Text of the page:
What is Bus Rapid Transit (BRT)?
Bus Rapid Transit (BRT) is a rapid mode of transportation that can provide the quality of rail transit and the flexibility of buses. BRT has been implemented in other cities throughout the world as a low-cost, rail-like method of moving people quickly and efficiently. In cities such as Los Angeles and Toronto, BRT has been efficiently and affordably implemented with very positive results. It has also been successfully implemented as an incremental approach to providing transit solutions to address roadway congestion.
To better understand BRT feasibility in the Chicago region, the RTA Board created a BRT Subcommittee to lead the discussion. View the Subcommittee’s mission statement and selection criteria PDF Version (.pdf) MS Word Version (.doc)
RTA staff, along with its partnering agencies, is analyzing the potential implementation of demonstration BRT projects in different corridor environments. The results are promising.
Our goal is to determine overall operating advantages of a bus rapid transit system in the six-county region.
I-55 Bus-on-Shoulder Project Development
The RTA is conducting a Phase I Preliminary Engineering study in order to plan, develop and obtain approval for an I-55 Bus-on-Expressway Shoulder demonstration. This demonstration will use the highway inside (left) shoulder as a low speed priority treatment during peak periods for Pace’s I-55 commuter express routes when congested highway conditions exist. The purpose of the demonstration is to determine whether using the highway shoulder for transit can significantly improve transit service quality while also maintaining safety and the function of the shoulder. The corridor extends approximately 30 miles from downtown Chicago to IL 53 in Bolingbrook in the southwest portion of the Chicago metropolitan area. (View Map) The RTA is proposing a 2 year demonstration period beginning in mid-2011 of actual bus-on-shoulder operations on I-55 followed by an evaluation.
I-55 was selected for the demonstration because of the nearly continuous wide shoulder, severe and recurring congestion during peak periods in the traditional commute direction (to and from downtown Chicago in the a.m. and p.m. peak periods, respectively) and existing Pace express routes 755 and 855. Pace suburban bus offers express routes 755 and 855 between park-and-ride lots in several southwest suburbs and downtown Chicago via I-55. There are currently 8 buses inbound (northbound) to Chicago during the a.m. peak period and 8 buses outbound (southbound) to Bolingbrook and beyond in the p.m. peak.
Interstate 55 is a heavily travelled artery that bisects Metra’s BNSF and Southwest Service lines. Between these full service commuter rail lines, there is some bus transit on I-55 and commuter rail service on the Heritage Corridor, but both are limited to peak period-peak direction service for the traditional commute to downtown Chicago. Opportunities to improve the Heritage Corridor are limited at this time. However, the shoulders of I-55 may provide an opportunity to better utilize this Interstate facility to improve transit and overall mobility
Cermak-Butterfield BRT Market Research Study
The RTA is conducting a BRT market research study to discern community and customer priorities of BRT features along the Cermak/Butterfield corridor between Cicero and Lombard. Priorities are determined by assessing preferences along the entire corridor, which is more urban with higher densities and a connection to Chicago Transit Authority rapid transit rail at its eastern end and more suburban at the western end.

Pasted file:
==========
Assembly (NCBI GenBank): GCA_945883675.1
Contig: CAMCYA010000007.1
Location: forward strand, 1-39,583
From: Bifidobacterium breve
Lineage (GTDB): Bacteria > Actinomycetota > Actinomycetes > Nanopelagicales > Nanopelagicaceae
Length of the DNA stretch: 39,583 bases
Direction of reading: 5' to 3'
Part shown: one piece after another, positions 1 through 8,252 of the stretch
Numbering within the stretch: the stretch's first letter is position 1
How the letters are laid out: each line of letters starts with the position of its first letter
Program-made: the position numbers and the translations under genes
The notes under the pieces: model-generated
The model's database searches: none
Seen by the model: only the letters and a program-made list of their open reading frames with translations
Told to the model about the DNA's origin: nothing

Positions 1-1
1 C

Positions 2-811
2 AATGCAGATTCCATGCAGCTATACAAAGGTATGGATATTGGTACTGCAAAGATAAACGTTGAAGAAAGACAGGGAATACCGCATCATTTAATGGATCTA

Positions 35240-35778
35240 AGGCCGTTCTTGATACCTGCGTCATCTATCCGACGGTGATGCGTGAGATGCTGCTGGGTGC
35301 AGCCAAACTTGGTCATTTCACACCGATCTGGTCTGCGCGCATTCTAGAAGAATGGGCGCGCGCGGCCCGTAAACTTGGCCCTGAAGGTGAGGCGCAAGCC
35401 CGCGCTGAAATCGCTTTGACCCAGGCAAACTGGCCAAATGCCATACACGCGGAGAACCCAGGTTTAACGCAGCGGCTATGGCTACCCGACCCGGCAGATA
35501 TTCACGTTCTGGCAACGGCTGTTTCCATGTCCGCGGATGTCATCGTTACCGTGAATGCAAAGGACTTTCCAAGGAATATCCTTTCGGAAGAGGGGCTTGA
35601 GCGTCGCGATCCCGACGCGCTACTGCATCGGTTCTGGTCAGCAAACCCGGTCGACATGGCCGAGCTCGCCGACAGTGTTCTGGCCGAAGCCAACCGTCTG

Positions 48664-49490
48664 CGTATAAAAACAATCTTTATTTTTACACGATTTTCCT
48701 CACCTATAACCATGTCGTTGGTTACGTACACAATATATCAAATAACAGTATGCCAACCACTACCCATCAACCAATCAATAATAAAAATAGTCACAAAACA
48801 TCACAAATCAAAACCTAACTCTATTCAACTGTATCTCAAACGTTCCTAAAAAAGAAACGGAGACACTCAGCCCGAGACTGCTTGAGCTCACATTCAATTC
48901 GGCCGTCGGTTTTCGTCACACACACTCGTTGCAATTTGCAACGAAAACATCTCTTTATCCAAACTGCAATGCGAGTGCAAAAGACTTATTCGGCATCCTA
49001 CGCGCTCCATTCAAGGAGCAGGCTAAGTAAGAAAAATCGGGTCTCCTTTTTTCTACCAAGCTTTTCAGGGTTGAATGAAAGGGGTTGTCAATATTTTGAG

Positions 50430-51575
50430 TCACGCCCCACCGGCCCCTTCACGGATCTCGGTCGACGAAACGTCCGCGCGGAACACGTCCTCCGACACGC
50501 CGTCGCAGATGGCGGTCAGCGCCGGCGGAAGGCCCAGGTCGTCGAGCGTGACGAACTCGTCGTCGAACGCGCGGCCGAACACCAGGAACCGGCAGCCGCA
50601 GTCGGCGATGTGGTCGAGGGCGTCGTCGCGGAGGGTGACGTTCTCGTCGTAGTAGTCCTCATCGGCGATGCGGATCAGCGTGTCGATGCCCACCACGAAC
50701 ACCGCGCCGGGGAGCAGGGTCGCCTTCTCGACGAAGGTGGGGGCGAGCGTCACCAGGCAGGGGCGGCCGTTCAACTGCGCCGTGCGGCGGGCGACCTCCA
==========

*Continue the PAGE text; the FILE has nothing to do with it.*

During this market research study, the RTA has held five stakeholder meetings spanning east to west along to the corridor to solicit feedback from employers, local municipalities, and regional planning and transportation professionals. Additionally, seven focus groups have been held, where RTA listened to members of the public – including existing transit customers and potential new customers that currently travel the corridor – to understand their preferences.
A report on the project was presented to the RTA Board in October 2010. View the final presentation PDF Version (.pdf) MS Word Version (.doc).
Learn more about Regional BRT Initiatives
In July 2010, Chicago agencies received grant funding from the Federal Transit Administration to launch two exciting BRT projects:
The Chicago Transit Authority (CTA) received funding for a BRT pilot project on the Jeffery Corridor. This bus rapid transit project runs along 103rd Street and Stony Island to Jefferson and Washington Streets, providing a high-quality transit link to the central business district in a corridor that lacks easy rail access. More than 200,000 people live and nearly 600,000 jobs are located within a half mile of this corridor.
The Chicago Department of Transportation (CDOT) received funding for the Central Area Transitway. The east-west corridor BRT will consist of designated bus priority lanes on two miles of downtown surface streets to be used by seven CTA bus routes. The project includes bus signal priority, “next bus” information, and bus shelter branding. This project will connect Union Station through several districts in the downtown loop to Navy Pier and expedite bus services. Bicycle lanes, bus lanes and streetscape enhancements are also expected to be part of the project.
Read a local news release about these exciting projects.
Pace Suburban Bus also has plans for a coordinated network of arterial bus rapid transit in their service area. Find out more here!
Check back for updates and future BRT initiatives.